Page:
Identifying Anorexia Nervosa Symptoms

By: Juliet Cohen

Anorexia nervosa is eating disorder characterized by low body weight and body image distortion with an obsessive fear of gaining weight. Anorexia nervosa is a serious, often chronic, and life-threatening eating disorder defined by a refusal to maintain minimal body weight within 15 percent of an individual's normal weight. Persons with this disorder may have an intense fear of weight gain and a distorted body image. Inadequate eating or excessive exercising results in severe weight loss. Other essential features of this disorder include an intense fear of gaining weight, a distorted body image, and amenorrhea. In fact, people with anorexia nervosa ignore hunger and thus control their desire to eat. This desire is frequently sublimated through cooking for others or hiding food that they will not eat in their personal space. Anorexia nervosa usually occurs in adolescence or young adulthood. It is more common in females. People with anorexia nervosa usually lose weight by reducing their total food intake and exercising excessively. Anorexia is also linked to reduced blood flow in the temporal lobes, although since this finding does not correlate with current weight, it is possible that it is a risk trait rather than an effect of starvation.

Anorexia nervosa often starts between the ages of 15 and 25, but it can develop in children as young as 10 and in older people. Anorexia nervosa" is frequently shortened to "anorexia" in both the popular media and scientific literature. Many persons with this disorder restrict their intake to fewer than 1,000 calories per day. Most avoid fattening, high-calorie foods and eliminate meats. The diet of persons with anorexia nervosa may consist almost completely of low-calorie vegetables like lettuce and carrots, or popcorn. Persons with anorexia nervosa develop strange eating habits such as cutting their food into tiny pieces, refusing to eat in front of others, or fixing elaborate meals for others that they themselves don't eat. Food and weight become obsessions as people with this disorder constantly think about their next encounter with food. Dieting. People who lose weight by dieting are often reinforced by positive comments from others and from their changing appearance. Symptoms may include is weight loss of 15% or greater below the expected weight , inappropriate use of laxatives, enemas, or diuretics (water pills) in an effort to lose weight.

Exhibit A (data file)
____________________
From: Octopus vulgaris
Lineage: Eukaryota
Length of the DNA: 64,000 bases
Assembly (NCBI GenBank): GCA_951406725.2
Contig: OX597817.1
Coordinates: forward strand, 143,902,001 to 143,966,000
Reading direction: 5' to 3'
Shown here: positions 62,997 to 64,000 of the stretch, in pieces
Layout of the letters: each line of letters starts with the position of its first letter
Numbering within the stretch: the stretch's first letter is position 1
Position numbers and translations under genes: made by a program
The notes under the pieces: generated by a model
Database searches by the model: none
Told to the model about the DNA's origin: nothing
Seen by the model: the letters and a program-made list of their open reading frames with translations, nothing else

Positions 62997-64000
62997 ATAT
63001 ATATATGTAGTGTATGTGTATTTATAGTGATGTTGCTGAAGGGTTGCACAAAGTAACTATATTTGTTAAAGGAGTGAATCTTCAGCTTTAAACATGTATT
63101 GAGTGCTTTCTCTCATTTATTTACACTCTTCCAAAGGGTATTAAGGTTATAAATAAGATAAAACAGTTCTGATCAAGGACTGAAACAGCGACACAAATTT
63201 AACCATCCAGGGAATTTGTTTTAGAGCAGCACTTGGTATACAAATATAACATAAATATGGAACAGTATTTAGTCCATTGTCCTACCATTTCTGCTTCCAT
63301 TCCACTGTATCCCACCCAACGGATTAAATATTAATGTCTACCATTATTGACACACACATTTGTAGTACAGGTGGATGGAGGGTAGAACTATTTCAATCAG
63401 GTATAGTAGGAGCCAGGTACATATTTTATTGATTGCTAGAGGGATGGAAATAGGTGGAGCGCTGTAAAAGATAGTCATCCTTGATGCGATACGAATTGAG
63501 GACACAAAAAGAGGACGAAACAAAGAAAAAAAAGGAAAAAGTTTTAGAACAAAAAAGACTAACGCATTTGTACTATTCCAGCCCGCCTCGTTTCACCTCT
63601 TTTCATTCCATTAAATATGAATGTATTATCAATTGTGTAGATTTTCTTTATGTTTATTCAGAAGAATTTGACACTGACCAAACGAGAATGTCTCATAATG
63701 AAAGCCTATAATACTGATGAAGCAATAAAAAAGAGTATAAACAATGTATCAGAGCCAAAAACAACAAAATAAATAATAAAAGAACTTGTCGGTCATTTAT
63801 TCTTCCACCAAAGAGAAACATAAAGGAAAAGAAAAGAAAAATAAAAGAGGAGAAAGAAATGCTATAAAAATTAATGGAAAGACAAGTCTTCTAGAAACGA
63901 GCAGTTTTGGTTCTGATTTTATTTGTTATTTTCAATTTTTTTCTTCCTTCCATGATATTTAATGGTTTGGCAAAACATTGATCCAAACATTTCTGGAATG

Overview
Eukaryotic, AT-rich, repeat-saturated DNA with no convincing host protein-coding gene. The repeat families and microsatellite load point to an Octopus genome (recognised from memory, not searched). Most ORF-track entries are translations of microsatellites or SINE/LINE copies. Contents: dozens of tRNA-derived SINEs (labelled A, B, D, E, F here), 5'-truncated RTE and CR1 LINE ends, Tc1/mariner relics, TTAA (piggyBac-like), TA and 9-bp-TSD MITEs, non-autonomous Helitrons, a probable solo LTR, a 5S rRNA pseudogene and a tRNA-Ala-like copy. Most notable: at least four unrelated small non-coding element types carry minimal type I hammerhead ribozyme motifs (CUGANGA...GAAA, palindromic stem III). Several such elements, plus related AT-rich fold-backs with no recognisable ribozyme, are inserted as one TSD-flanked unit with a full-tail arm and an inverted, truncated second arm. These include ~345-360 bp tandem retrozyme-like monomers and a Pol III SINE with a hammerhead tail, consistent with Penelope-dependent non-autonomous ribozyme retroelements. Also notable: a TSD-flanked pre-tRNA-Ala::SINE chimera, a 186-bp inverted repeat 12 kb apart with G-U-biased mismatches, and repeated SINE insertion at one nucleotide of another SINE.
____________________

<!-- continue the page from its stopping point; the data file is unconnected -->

Anorexia nervosa is the result of a complex interplay between biological, psychological, and social factors, which tend to affect women more than men, and adolescents more than older women. More than 90% of cases occur in females. However, it should be emphasized that males represent approximately 10% of anorexia nervosa cases, a fact that often is overlooked. Anorexia nervosa is primarily a phenomenon of puberty and early adulthood. Eighty-five percent of patients have onset of the disorder between the ages of 13 and 18 years. Drug treatments, such as SSRI or other antidepressant medication, have not been found to be generally effective for either treating anorexia. Nutritional therapy. A dietitian offers guidance on following a healthy diet. A dietitian can provide specific meal plans and calorie requirements to help meet weight goals. Group therapy is often advised so people can share their experiences with others. Family therapy is important particularly if the individual is living at home and is a young adolescent. Supportive care by health care providers, structured behavioral therapy, psychotherapy, and anti-depressant drug therapy are some of the methods that are used for treatment.

Anorexia Nervosa Treatment Tips

1. Nutritional therapy. A dietitian offers guidance on following a healthy diet.

2. Group therapy is often advised so people can share their experiences with others.

3. Family therapy is important particularly if the individual is living at home and is a young adolescent.

4. Medications-antidepressants or other psychiatric medications can help treat accompanying mental disorders, such as depression or anxiety.

5. Nutritional therapy-A dietitian offers guidance on following a healthy diet.

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